By creating its own interface for Android phones, Facebook is taking its fight to its arch-enemy Google, ironically using Google’s very own cellphone operating system.
Called Facebook Home, it is effectively a skin over Android that displays information like a Facebook feed, with its apps and messaging. This customisation of Android – Amazon created its own forked version to power its Kindle Fire tablet – is being built into a handset made by HTC. The HTC First, which goes on sale in the US on April 12, runs the Facebook interface.
“We’re not building a phone, and we’re not building an operating system, but we are also building something that is a lot more … than an ordinary app,” said Facebook’s controversial CEO Mark Zuckerberg. Facebook may technically not be making their own Facebook phone, but, let’s face it, it IS a Facebook phone.
“Today we are finally going to be talking about that Facebook phone. Or, more accurately, we are going to talk about how you can turn your Android device … into a great social phone. We think this is the best version of Facebook there is,” said Zuckerberg. Yes, obviously, half of its users access Facebook via mobile and Android is the fastest growing smartphone operating system in the world. Zuckerberg knows how to fish where the fish are.
Facebook Home will work on a select few high-end phones. Owners of Samsung’s Galaxy S3, Note 2 and S4; as well as HTC’s One and One X, will be able to download the Facebook Home app on April 12 and customise those handsets.
It’s an interesting ploy by Facebook. Who, in this hyper-connected social media world of ours, wouldn’t want to have their mobile web served up to them in the social network 1-billion people call home, or Facebook?
It seems, at first glance, like an assault on Google, doesn’t it?
That much it is, because both are fighting to be the portal into the web, where the gatekeeper can keep you locked into its walled garden. If you’re in Facebook, the searches take you back into Facebook. Sharing is easiest, sometimes only possible, within Facebook’s news feeds and walls. And to show you adverts – even if only one in 2 000 people even look at those ads.
Google always seems to point you towards its social media network, Google +, doesn’t it? Google products appear higher in searches, and when you are pointed at another website, no doubt it features Google Ads, earning revenue for you-know-who.
But Facebook is actually taking the fight to mobile networks too, as well as messaging services like Twitter, WhatsApp, WeChat and others. SMS is still a massive profit centre for networks, even as MTN and Vodacom recently made their bundled texts cheaper. Unfortunately you have to buy them starting at 40-million, to get them at 14c each. Ovum forecasts that social messaging cannibalisation of SMS revenues will grow from $32.6-billion in 2013 to over $86-billion in 2020.
The proof is in the pudding and this is going to be a fast-baking dessert. In a few months there will be an indication of the Facebook phone’s success based on sales of the HTC First. There will also be an indication of the Facebook Home app’s success based on downloads for a rather limited, albeit high-end, slice of Android phones.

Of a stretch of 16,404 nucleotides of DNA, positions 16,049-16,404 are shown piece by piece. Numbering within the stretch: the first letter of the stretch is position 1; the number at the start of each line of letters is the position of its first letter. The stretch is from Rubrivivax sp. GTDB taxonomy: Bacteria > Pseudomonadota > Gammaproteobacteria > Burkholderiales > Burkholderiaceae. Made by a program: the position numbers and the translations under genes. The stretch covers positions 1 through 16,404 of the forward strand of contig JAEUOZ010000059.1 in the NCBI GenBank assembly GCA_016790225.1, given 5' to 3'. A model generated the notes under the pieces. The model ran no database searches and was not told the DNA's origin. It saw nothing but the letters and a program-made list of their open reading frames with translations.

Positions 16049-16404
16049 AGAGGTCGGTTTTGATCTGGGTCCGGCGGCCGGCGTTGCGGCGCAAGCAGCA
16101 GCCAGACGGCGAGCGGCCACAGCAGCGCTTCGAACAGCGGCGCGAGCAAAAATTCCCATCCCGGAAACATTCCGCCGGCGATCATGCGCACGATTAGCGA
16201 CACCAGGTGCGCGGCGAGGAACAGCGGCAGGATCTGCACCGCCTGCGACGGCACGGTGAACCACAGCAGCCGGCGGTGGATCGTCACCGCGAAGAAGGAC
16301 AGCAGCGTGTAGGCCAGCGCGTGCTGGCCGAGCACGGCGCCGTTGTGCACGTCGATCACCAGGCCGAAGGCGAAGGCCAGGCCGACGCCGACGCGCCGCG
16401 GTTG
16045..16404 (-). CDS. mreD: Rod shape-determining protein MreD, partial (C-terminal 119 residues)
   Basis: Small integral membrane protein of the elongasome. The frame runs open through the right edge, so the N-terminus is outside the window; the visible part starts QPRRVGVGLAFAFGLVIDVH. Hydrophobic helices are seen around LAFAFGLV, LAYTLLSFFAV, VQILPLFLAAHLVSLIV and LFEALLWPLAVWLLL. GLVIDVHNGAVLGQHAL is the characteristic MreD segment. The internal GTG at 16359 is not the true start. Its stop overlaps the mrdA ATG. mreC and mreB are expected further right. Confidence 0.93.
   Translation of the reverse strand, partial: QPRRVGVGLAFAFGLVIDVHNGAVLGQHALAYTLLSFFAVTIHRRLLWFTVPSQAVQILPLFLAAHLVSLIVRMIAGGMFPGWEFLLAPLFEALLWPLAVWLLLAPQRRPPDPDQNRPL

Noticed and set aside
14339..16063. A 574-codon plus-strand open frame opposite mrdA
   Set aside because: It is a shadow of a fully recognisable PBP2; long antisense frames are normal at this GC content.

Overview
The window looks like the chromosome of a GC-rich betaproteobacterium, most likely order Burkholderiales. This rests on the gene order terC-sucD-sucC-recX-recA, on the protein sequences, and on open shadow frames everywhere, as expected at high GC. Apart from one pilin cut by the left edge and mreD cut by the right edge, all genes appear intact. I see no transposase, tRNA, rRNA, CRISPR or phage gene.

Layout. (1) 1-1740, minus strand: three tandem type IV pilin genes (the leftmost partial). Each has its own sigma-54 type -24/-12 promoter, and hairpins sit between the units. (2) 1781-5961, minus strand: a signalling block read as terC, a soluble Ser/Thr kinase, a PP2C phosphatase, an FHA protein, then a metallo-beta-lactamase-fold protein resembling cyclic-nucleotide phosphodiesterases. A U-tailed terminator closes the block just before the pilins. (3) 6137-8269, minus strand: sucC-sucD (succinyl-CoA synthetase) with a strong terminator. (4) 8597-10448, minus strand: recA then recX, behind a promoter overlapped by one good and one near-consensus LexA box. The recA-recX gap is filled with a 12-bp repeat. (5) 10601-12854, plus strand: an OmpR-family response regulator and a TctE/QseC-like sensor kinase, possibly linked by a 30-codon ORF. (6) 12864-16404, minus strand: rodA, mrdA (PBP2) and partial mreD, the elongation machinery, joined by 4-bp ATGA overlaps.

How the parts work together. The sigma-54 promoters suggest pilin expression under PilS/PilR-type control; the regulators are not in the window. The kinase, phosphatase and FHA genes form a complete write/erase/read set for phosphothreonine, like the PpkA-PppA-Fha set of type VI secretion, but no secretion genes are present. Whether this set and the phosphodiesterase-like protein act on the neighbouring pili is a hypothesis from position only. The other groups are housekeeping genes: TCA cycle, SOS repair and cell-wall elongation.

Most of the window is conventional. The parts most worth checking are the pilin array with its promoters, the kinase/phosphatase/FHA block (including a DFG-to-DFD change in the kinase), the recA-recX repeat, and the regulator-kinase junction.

* Good comments from Jan Dawson, the chief telecoms analyst at Ovum:
“Any broadening of Facebook’s appeal on mobile devices would have to be broad-based, and the Android launcher approach allows it to target a huge installed base of hundreds of millions of Android users, which will be a large chunk of Facebook’s total user base of more than a billion people.
“To users, the sell here will be making it easier to share information, photos and so on with friends. But to Facebook, this is about becoming more deeply embedded in the operating system on mobile devices, and creating a broader platform. Since Facebook doesn’t make an operating system for mobile devices, this is the next best thing. It will allow Facebook to track more of a user’s behaviour on devices, and present more opportunities to serve up advertising, which is Facebook’s main business model. And that presents the biggest obstacle to success for this experiment: Facebook’s objectives and users’ are once again in conflict. Users don’t want more advertising or tracking, and Facebook wants to do more of both.
“This is a great experiment for Facebook – it’s much lower risk than developing a phone or an operating system of its own, and if it turns out not to be successful, there will be little risk or loss to Facebook. If it does turn out to be successful, Facebook can build on the model further and increase the value provided in the application over time. The biggest challenge will be that it can’t replicate this experience on iOS, Windows Phone or BlackBerry, the three other main platforms.
“For carriers, the risk is that this puts Facebook’s communication services front and centre on the device and makes them easier to use and more integrated with the core experience on the device, which should make them easier to use than when they’re buried in an app, and should accelerate the shift from carrier services to over the top (OTT) services. It should be a big boost to Facebook Messenger and the associated voice and video services.”